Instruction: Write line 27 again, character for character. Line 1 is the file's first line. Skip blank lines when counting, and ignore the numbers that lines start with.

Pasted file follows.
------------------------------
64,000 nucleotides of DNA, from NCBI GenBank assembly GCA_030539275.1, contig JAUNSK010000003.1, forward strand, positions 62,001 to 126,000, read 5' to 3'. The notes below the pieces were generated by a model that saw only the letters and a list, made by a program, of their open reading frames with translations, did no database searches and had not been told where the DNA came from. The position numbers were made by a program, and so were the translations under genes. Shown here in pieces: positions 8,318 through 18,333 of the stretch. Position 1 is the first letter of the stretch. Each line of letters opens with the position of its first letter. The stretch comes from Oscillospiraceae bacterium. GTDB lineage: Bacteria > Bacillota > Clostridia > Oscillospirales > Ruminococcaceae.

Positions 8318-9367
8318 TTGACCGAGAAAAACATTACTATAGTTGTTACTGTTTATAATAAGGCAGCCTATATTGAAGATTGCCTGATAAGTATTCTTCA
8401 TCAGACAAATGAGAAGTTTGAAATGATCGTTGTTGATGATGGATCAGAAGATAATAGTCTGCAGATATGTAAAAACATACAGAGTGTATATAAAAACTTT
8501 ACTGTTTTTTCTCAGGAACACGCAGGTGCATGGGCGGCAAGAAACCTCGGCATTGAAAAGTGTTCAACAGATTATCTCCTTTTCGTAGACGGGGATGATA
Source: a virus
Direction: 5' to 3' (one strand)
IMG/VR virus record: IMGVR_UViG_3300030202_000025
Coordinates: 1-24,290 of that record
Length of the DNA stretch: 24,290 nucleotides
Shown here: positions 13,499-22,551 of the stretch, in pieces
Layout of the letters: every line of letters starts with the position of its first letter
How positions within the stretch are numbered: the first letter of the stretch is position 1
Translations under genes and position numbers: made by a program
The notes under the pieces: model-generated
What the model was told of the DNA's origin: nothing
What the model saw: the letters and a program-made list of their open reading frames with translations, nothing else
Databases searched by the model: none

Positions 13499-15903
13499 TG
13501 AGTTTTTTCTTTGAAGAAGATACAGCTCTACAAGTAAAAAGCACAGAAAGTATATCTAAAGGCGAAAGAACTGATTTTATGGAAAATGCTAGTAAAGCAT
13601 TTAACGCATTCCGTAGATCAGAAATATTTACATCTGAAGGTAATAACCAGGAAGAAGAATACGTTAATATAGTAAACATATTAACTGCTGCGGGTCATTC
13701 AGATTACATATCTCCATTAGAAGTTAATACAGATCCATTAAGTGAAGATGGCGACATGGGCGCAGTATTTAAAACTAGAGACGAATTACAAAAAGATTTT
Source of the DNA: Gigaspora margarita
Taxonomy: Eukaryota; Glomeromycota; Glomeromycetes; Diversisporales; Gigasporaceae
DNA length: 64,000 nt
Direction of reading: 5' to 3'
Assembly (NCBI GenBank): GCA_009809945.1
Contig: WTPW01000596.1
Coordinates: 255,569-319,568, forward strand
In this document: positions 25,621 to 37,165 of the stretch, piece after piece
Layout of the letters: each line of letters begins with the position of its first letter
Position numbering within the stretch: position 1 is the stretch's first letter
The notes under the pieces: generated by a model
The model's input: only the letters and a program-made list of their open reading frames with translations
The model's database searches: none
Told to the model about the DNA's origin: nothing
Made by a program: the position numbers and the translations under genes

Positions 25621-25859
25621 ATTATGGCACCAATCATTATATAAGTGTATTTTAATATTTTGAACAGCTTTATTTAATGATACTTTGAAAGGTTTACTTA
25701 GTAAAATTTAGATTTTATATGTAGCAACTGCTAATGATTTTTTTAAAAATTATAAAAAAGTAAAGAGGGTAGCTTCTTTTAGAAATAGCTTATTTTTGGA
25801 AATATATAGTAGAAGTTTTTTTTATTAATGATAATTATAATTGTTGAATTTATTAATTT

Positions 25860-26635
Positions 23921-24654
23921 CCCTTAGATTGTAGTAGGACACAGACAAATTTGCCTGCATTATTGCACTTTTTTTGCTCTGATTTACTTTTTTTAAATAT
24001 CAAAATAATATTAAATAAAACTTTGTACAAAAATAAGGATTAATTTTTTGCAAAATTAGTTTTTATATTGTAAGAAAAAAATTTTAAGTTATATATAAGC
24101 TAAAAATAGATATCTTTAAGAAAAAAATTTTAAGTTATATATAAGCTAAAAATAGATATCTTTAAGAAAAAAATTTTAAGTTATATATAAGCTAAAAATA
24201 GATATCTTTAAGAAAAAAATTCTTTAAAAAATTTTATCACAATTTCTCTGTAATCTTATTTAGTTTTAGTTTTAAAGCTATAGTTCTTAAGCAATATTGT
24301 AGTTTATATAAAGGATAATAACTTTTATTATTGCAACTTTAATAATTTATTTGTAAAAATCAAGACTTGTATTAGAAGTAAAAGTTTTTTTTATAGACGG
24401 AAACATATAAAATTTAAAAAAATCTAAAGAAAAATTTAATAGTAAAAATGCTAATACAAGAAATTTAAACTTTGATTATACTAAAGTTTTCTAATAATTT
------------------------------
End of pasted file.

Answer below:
Direction of reading: 5' to 3'